eSignatures – no nothing to do with vaping!
Following on from my Uber post on innovative IT solutions, I wanted to look at one of those “been around for ages” technologies in Legal IT that is rarely used in anger yet could be a simple solution, that maybe not ground breaking, would add a real consumer feel to technology in law firm transactions. I’ve been meaning to put this post up after seeing a product in this category again and also hearing from an in-house lawyer team from a large global corporate at the recent ILTA Insight conference.
“Technological innovation is the next step…..simple solutions like e-signature to make sure its used in every context across our global legal community…..through to evaluation of AI tools”
So in the same breath as Artificial Intelligence (surely the buzzword of the year in LegalIT!) a solution that’s been around for ages is mentioned. But rarely does it get mentioned alongside big data and AI within law firms as an sexy “innovative” solution.
So what are eSignatures?
The product that I’ve seen in action recently is Docusign, however it’s perhaps the most boring of tech demoes you’ll see (not the fault of those running the demo!). Simply, like a traditional signature, eSignatures are symbols or other data in digital form attached to an electronically transmitted document as verification of the sender’s intent to sign the document. So the demo for Docusign is integrated into a document signing process, it’s slick and so like a lot of simple solutions doesn’t seem that much. (There is some more info here on exactly how it works: https://www.docusign.co.uk/products/electronic-signature/how-docusign-works)
Adobe Sign is another example with a nice little demo on their site to give you an idea of the process (https://www.adobesigndemo.com/uk/demo/send)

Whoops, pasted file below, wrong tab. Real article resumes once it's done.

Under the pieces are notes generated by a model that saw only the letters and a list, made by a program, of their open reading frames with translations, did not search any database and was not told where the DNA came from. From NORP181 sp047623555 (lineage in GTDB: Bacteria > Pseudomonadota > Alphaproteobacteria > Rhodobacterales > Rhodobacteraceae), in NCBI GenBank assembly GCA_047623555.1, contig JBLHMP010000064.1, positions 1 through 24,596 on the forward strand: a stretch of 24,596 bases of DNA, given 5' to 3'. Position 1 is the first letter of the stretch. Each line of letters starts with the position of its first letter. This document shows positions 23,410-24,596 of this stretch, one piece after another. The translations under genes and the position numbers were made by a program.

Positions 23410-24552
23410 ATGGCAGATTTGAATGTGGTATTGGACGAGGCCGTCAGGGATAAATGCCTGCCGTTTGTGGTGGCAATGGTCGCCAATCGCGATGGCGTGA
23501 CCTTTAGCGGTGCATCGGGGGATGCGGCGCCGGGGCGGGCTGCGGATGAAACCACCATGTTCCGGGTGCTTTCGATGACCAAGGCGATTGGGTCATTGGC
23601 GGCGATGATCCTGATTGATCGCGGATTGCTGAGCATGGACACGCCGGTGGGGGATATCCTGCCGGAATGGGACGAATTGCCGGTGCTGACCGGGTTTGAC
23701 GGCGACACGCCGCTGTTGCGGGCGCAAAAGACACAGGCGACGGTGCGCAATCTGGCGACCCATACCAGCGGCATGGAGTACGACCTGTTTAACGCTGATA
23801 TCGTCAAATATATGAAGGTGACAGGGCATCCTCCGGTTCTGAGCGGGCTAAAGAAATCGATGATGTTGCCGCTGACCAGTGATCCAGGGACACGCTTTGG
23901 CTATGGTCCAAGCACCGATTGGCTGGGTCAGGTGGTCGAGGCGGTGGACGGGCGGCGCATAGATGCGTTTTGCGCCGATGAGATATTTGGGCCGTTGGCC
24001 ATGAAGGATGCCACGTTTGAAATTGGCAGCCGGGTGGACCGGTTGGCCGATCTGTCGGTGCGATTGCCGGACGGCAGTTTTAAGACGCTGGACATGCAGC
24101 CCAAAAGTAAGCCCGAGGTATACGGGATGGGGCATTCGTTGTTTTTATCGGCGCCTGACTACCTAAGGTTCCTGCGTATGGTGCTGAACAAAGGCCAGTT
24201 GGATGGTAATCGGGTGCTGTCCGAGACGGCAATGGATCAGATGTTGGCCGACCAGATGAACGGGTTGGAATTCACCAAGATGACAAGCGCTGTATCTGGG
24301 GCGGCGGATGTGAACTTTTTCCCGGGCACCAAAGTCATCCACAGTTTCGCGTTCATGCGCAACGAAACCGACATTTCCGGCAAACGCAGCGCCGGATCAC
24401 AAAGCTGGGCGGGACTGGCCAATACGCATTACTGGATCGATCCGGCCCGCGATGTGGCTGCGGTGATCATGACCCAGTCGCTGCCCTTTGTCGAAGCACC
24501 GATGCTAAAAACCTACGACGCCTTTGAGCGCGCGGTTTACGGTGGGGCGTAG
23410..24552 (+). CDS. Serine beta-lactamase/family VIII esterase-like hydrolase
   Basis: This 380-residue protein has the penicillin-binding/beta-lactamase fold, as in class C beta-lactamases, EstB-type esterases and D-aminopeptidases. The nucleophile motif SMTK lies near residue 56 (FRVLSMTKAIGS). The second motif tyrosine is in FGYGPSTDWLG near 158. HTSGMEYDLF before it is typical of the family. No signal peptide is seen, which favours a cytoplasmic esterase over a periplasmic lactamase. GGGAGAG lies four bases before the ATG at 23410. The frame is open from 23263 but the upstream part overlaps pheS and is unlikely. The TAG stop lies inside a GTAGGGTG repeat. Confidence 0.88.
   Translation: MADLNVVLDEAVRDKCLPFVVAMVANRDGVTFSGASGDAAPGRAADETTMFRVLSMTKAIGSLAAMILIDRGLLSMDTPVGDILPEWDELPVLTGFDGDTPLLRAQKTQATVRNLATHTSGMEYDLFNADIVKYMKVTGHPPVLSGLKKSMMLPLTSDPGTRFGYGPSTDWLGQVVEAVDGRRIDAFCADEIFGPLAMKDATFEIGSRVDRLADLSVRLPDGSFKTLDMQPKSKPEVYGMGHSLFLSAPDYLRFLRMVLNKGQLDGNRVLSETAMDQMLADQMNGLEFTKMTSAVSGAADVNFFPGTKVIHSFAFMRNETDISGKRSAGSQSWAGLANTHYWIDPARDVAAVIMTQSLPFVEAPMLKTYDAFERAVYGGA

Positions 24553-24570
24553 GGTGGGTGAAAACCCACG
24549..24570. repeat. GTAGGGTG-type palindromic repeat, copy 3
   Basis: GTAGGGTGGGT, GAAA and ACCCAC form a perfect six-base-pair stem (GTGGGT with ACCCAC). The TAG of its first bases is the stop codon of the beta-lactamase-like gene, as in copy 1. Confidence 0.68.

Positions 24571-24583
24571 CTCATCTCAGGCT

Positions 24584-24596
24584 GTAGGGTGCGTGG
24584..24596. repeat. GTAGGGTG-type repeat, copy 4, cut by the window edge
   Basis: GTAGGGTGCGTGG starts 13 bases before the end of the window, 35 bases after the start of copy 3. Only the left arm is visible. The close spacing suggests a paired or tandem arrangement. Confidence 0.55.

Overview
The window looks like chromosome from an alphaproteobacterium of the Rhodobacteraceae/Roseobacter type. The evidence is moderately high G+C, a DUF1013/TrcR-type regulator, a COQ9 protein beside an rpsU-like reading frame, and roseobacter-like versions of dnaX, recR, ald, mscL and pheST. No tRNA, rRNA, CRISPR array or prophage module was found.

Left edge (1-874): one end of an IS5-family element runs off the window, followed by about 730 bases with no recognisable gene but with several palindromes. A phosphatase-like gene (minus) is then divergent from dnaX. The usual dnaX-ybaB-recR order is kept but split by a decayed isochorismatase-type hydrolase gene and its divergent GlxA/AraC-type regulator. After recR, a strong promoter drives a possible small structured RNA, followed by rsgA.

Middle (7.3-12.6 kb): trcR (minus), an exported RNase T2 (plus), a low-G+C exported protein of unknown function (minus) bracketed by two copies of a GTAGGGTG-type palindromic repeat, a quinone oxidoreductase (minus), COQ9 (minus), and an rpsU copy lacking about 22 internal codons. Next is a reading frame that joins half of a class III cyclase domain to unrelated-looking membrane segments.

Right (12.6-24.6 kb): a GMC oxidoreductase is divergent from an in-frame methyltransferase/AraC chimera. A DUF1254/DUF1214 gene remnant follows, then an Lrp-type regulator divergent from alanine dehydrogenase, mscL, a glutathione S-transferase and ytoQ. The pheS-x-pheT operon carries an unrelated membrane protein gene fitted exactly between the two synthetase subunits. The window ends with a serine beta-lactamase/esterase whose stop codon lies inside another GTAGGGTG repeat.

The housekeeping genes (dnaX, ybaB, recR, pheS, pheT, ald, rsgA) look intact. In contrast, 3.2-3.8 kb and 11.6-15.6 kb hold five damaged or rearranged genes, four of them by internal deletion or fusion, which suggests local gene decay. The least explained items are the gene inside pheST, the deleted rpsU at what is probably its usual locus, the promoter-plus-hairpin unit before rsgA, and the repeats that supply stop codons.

And this year (2016) saw the UK legislation implementing the EU directive 2014, this should be implemented by all 28 member states and so allow cross jurisdiction eSigning. What happens to the UK post Brexit who knows, but I suspect it’ll be some time before our legislation deviates from all the EU directives.
There is a lot of information that is worth reading about how the verification process can work to ensure that the person signing is who you think it is, however sometimes I wonder why we don’t worry as much about fraud and crime in the “paper” world as we do in the “cyber” world. Faking a signature or taking copies of a paper file have virtually no security wrapped around them! But that’s a topic for another day!
So why isn’t it widespread?
Tools like eSignature, document automation, speech recognition and others seem to have been around in some form or other since I came into Legal IT in the second half of the 1990’s. And I think one of the difficulties has always been about engagement with the right teams in the business and also trying to measure and justify the cost. The former is more a challenge in areas like document automation where a lawyers time is needed, this isn’t an “IT product implementation project” it’s business process change to get the real value documents automated. The latter though fits with eSignatures, unless you’re a volume business and you can measure a simple ROI (return on investment) against the cost of say postage or another tangible measure in huge numbers, it’s difficult to see the areas where monetary value could be tracked. But maybe this is it, maybe we need to look at value as something other than £’s, $’s or €’s. Something like the simplicity and feel that a client would get on being able to apply a simple online signature, rather than a paper one. In the consumer world when was the last time you signed a T & C’s document when purchasing something or had to wait for the “paperwork”?
Sometimes it’s the simple things that can give huge value. To quote Steve Jobs “We’ve got to make the small things unforgettable”.